This striking little church was built as part of an orderly workers' village adjacent to a paper mill on the Connecticut River. The Fitzgerald (see ES6) and Dale families of Island Pond founded the mill in the 1880s, and the community that grew around it was known as Fitz-dale until Isaac Gilman of New York acquired the mill in 1915. During the 1920s Gilman provided housing, a water system, and street lighting, and assisted in developing for his workers a school, stores, hotel, restaurants, railroad station, community hall, post office, hospital, and two Christian churches (though he himself was Jewish). Of these last, St. Theresa's is unpretentious in size and materials but carefully designed and detailed. Built by local carpenter Conrad, it presents a sophisticated mix of Gothic, Tudor, and Craftsman traditions. Its simple gabled rectangular body has a gabled entrance vestibule at one end and a vestry at the other. The flared, wood-shingled walls are organized by buttresses between clustered square-headed windows with small divided lights below transom panels. Historicizing decorative touches are provided by iron strap hinges on the doors, half timbering in the gables, and a shingled belfry with trilobed arches and tall flaring spire set diagonally atop the roof ridge at the end of the nave. The pews are reputed to have come from a church in North Concord.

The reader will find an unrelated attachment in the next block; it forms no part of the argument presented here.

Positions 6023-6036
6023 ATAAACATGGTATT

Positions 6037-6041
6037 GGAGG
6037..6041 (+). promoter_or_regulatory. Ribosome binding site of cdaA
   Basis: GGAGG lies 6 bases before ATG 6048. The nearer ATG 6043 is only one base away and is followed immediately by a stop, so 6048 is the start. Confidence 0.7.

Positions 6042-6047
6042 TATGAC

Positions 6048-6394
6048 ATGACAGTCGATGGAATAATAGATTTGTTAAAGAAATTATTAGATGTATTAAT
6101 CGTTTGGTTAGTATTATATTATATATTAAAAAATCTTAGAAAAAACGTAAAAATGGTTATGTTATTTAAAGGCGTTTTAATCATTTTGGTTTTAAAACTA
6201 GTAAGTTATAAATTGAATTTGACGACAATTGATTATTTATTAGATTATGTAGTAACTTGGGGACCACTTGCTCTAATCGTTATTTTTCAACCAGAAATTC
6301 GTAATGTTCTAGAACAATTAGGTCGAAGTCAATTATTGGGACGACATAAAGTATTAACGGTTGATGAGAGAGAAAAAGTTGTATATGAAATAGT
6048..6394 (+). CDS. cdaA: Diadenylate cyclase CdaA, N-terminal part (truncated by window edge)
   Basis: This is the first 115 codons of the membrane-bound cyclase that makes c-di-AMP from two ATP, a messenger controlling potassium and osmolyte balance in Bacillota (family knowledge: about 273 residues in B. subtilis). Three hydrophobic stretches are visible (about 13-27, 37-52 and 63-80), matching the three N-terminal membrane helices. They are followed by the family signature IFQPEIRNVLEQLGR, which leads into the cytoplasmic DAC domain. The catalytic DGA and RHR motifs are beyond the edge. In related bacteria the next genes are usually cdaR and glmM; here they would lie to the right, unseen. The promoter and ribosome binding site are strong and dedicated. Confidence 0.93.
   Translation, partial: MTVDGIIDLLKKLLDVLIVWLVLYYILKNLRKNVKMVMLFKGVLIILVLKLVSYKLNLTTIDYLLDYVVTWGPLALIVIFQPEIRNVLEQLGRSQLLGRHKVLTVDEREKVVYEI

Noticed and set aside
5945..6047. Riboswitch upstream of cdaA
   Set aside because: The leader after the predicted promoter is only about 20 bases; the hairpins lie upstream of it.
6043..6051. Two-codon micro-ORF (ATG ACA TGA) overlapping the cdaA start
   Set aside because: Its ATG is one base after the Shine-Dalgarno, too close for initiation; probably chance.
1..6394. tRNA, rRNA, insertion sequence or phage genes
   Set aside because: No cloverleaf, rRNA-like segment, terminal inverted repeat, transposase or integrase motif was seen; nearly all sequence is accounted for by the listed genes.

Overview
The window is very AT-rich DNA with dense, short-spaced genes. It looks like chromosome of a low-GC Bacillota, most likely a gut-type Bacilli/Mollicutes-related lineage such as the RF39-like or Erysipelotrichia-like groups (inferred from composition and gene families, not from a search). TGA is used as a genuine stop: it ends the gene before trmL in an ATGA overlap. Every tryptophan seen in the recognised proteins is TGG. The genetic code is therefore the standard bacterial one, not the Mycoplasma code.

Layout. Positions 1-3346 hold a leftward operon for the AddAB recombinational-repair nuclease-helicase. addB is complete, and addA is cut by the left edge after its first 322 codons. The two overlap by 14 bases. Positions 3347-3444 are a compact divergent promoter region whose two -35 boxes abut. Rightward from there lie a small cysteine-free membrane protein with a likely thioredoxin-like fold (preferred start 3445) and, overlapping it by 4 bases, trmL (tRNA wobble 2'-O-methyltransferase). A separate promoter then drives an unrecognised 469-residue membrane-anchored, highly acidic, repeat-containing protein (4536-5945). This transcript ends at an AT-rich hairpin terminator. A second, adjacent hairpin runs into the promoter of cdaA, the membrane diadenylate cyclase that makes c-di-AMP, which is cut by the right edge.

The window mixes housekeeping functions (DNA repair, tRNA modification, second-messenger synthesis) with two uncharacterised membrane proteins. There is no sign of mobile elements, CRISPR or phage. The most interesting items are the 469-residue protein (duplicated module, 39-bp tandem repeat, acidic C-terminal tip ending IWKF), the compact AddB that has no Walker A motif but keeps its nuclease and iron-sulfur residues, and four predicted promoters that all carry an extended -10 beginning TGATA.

You are here
St. Theresa's Roman Catholic Church
If SAH Archipedia has been useful to you, please consider supporting it.
SAH Archipedia tells the story of the United States through its buildings, landscapes, and cities. This freely available resource empowers the public with authoritative knowledge that deepens their understanding and appreciation of the built environment. But the Society of Architectural Historians, which created SAH Archipedia with University of Virginia Press, needs your support to maintain the high-caliber research, writing, photography, cartography, editing, design, and programming that make SAH Archipedia a trusted online resource available to all who value the history of place, heritage tourism, and learning.